trouble, and went raiding by night in the shambas, were time after time
severely wounded by the natives, but fortunately did not get us into any
trouble. These people as porters are a failure, they can carry loads right
enough, but can't walk, and are the most unmitigated thieves on earth. And
to Mombasa on the 16th July. This is an unprepossessing country, and I really
don't see how-barring the discovery of gold-any good is to come out of it.
In the majority of cultivable places the population is already in occupation
and plenty. Between the limits of the Mau forest and Kabra's are miles of fine
land entirely deserted, but now inaccessible. Of present natural products,
whose porterage to the coast would pay, there are none. Ivory can still be got,
but not by Company's caravans in the way they move at-for caravans-
express pace. The natives, of whom the Masai are much the best, are a lying,
treacherous lot. The supply of water on the road to Machako's is very pre-
carious, and constantly passing caravans have put food up to famine prices.
I don't think that any decently good road for the railway will be found
via Machako's, Kikuyu. The Mau escarpment has to be climbed, and the best
place I have seen to do that is due west of Nakuru. Not improbably the best
way will be found vid Mattata, the Ngiri Plain, and thence north to Naivasha.
I don't fancy that I shall stop out much longer, and when the time comes for
going the Red Sea route north I shan't be sorry, and more than pleased to
see you again in London.
We were all in the best of health up country, but since my return I have had
fever nearly every day, and am a wreck now, and writing under the more or
less intoxicating influence of quinine.
Good-bye, Sir Francis, yours sincerely,
(Signed) A. E. SMITH.

1 He may be equated with 'Menya Kasharia of Lumbwa' with whom Jackson made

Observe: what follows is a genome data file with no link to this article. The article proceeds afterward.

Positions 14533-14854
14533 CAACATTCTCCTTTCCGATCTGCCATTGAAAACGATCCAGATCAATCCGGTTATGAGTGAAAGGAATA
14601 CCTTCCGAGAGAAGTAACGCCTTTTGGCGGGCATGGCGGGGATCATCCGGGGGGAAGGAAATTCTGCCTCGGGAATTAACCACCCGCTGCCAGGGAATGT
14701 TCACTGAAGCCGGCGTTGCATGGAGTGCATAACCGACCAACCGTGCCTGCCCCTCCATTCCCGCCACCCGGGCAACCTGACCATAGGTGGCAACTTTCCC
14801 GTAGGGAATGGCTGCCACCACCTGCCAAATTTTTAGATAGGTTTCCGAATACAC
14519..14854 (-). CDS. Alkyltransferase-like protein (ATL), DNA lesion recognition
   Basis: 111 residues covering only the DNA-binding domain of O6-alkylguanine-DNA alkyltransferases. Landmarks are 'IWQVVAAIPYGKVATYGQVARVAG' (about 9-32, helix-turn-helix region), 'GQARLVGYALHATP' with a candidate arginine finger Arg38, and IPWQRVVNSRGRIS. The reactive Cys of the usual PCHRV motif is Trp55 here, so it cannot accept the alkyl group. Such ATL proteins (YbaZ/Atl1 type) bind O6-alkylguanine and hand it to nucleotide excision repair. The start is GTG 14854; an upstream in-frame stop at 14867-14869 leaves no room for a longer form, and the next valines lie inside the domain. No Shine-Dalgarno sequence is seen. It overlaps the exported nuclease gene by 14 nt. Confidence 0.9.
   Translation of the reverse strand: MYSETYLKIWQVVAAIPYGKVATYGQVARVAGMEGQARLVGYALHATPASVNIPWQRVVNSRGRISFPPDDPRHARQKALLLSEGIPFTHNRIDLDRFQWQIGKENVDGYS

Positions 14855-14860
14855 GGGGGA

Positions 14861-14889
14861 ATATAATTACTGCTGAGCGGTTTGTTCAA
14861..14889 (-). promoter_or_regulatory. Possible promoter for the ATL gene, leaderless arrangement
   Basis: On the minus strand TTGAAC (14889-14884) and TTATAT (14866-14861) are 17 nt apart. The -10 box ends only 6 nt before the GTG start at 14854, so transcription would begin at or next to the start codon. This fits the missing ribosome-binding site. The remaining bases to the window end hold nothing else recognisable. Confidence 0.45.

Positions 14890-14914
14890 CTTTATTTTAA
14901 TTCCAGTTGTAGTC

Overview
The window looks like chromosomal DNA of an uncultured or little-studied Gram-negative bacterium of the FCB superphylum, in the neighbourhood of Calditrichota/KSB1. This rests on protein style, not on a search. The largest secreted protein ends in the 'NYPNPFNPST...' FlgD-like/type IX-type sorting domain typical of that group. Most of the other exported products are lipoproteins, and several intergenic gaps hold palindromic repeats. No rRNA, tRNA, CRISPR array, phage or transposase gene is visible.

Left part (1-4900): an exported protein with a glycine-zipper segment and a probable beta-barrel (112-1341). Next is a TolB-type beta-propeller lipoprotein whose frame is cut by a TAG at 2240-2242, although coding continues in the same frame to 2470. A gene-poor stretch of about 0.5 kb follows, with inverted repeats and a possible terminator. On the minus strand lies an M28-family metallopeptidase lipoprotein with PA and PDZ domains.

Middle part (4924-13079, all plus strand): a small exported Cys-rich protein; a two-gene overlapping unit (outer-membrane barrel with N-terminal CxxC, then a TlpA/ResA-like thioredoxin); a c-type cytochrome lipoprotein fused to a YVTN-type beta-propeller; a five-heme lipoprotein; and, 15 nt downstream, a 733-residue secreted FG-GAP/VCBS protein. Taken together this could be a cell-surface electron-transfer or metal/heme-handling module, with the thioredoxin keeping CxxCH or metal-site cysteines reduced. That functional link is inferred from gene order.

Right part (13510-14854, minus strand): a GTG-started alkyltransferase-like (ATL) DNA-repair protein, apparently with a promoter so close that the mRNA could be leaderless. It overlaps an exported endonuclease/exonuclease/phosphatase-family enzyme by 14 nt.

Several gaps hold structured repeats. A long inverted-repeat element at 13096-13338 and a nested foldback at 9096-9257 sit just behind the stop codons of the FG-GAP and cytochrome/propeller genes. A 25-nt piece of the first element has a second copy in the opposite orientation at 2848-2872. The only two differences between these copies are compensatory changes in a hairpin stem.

a treaty on 13 October 1889; see Hertslet Map of Africa by Treaty, vol. i, p. 378. No.
74, sub-no. 65.
2 The meeting was on 26 February 1891 according to Ernest Gedge's diary.
3 It can be assumed that Gedge's map reached the Coast with Jackson in September
1890. Perhaps a copy was retained in Mombasa; or it is just possible that Smith
had received a copy of Intelligence Division, War Office map No. 814 dated November
1890 and entitled 'Imperial British East Africa Company's Caravan 1889-90' which was
based on Gedge's map.
4 The 'Company's map' is probably 'A map of part of Eastern Africa prepared by
authority of the Imperial British East Africa Company by E. G. Ravenstein 1889'; scale
1:500,000 in 9 sheets (published by George Philip and Son, London).
5 For details of the coast of Busoga the only authority available to Ravenstein
was H. M. Stanley's map in Through the Dark Continent of his voyage round Lake
Victoria in 1875. The island of Kiguru is now Sigulu Island. Shagga is the promontory,
now Bugana Island, on the north side of the Ugana Passage. Usamu, mapped by
Stanley as an island, is the peninsula on the west side of Macdonald Bay where is
the prominent hill Busamu.
6 Appears on early maps as Ngurumani towards the north end of Lake Natron near
the present Kenya-Tanganyika boundary. This would be on the caravan road to
Pangani by way of the south of Kilimanjaro.
7 Maktub was killed in an affray by the Kikuyu in the summer of 1892: see
Macdonald, Soldiering and Surveying, p. 115.
8 Gedge's diary gives some details of this affair, which took place at 'Kamangoso'

near the river 'Ngare Sangao' on 9 October 1889 in retaliation for the Sotik having
kidnapped a porter with his load of trade chain, and refusing to return the stolen goods.

Bagge, S. S. (1859-1950). 1890-3 with I.B.E.A. Company; 1894-1902 district officer
Uganda Protectorate; 1902 to East Africa Protectorate as sub-Commissioner; 1910
retired; 1916-17 political officer German East Africa campaign.
Bateman, C. S. Latrobe ( -1892). 1884-6 Captain of Gendarmerie, Congo Free
State; 1885 first ascent of R. Kasai; 1889-92 with I.B.E.A. Company; August 1889 in